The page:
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Square pixels for square objects

3D in After Effects By Stephen Schleicher
Like creating After Effects projects using the DV/NSTC preset and a non-square pixel aspect? If you do, you might run into problems when creating 3D using AE solids.

While After Effects does great work in 3D space, remember that a Solid Layer originally begins as a 2D object and takes on the pixel aspect ratio of the composition. Using a non-square pixel aspect means that you get non-square solids. For example, if you create a 100 x 100 pixels solid in After Effects, it is slightly taller than it is wide due to the rectangular pixels it is made of.


If you want to create a 3D box (or even build your own 3D city) using only solids, the non-square pixel aspect will get you in trouble, or at the very least, cause you some headaches.

Lets see this in action.

Create a new composition that is using the DV NTSC preset and set the pixel aspect to D1/DV NSTC (0.9).



Create a New Solid by pressing Command+Y on the Mac, or Control+Y on the PC. Make the solid 100 pixels wide by 100 pixels high. Give the solid a unique color (yellow) and press OK.

Create two more solids the same way, but changing the color for each. In this exercise I used green and red as my other two solids.

In the Timeline, change all of the solid layers to 3D layers and parent the Red and Green solids to the Yellow solid.

Select the Red layer and press the P key to bring up the Position Properties for the layer. Change the position to 0, 50, 50. If an object is parented to another layer, it changes the global AE coordinates to local coordinates. Press the R key to bring up the Rotational Properties for the layer and change the Y-axis orientation to 90.

Select the Green layer and press the P key to bring up the Position Properties for the layer. Change the position to 50, 0, 50. Press the R key to bring up the Rotational Properties and change the X-axis orientation to 90.



You have essentially created three sides of a box. With the Yellow layer selected, press the W key on the keyboard to activate the Rotation (Wotation) Tool and rotate the solid to get a perspective on the box. You should notice sizable gaps and overlap between the solids, even though you have only moved the solids half the distance of their width and height.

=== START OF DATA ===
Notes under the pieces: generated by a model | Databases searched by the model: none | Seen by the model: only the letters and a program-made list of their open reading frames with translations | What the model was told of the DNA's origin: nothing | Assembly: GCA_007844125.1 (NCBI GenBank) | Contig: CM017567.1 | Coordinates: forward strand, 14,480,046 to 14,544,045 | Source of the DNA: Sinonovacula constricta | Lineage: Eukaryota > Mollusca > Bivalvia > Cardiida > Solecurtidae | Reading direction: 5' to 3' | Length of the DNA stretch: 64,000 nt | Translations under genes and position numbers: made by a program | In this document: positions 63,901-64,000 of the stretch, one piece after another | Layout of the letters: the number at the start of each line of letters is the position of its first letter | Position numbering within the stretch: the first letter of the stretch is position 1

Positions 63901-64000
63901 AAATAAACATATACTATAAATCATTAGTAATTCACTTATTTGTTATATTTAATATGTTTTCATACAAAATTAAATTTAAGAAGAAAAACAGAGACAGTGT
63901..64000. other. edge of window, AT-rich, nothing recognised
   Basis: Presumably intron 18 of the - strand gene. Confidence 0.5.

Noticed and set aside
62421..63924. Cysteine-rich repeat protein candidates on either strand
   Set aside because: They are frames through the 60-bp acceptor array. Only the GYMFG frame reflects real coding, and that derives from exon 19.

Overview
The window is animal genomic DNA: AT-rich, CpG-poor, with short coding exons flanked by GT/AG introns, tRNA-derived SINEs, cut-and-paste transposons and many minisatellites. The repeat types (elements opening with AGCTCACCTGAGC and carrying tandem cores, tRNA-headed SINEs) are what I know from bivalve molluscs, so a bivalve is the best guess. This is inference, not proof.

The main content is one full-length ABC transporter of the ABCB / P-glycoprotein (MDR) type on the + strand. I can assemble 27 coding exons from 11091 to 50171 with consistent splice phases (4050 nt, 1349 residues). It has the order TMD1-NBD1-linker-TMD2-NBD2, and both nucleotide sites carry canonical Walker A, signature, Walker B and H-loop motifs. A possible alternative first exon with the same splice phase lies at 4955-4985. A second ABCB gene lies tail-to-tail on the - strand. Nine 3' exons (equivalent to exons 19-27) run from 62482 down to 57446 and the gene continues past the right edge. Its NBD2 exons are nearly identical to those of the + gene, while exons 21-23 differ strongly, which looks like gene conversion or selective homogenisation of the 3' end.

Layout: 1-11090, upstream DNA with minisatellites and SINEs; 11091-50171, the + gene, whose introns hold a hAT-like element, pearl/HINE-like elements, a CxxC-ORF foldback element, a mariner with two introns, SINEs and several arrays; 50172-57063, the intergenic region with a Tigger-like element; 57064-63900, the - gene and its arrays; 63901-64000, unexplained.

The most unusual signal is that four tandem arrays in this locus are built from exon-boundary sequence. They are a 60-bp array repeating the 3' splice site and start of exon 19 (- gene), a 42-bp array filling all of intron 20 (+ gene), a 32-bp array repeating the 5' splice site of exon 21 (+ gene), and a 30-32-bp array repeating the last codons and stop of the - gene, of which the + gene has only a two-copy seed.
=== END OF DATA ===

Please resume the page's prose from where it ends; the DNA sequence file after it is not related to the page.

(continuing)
If you have spent a great deal of time creating a complex model using only solids, dont fear, you can correct this aspect ratio error by changing the pixel aspect ratio to square pixels.



If you are creating all of the elements of your 3D model in a program like Photoshop, have no fear, the pixel aspect will stay square and you will have no problems building your cube.

Hopefully, this look at why using AE solids to create 3D models in After Effects could cause problems at a non-square pixel aspect ratio will prevent you from having problems in the future.

When not working deep in the labs of the DMN Central Division testing the latest and greatest software/hardware products Stephen Schleicher can be found at the local university teaching a few courses on video and web production. He can be reached at schleicher@mindspring.com. You can also visit him on the web at www.mindspring.com/~schleicher


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Stephen Schleicher is a well known writer, visual effects artist and media guru! You can see more of Stephen at
www.majorspoilers.com and www.stephenschleicher.com
Related Keywords:After Effects, adobe, production bundle, 3d, modeling, square pixels, non-square pixels, schleicher

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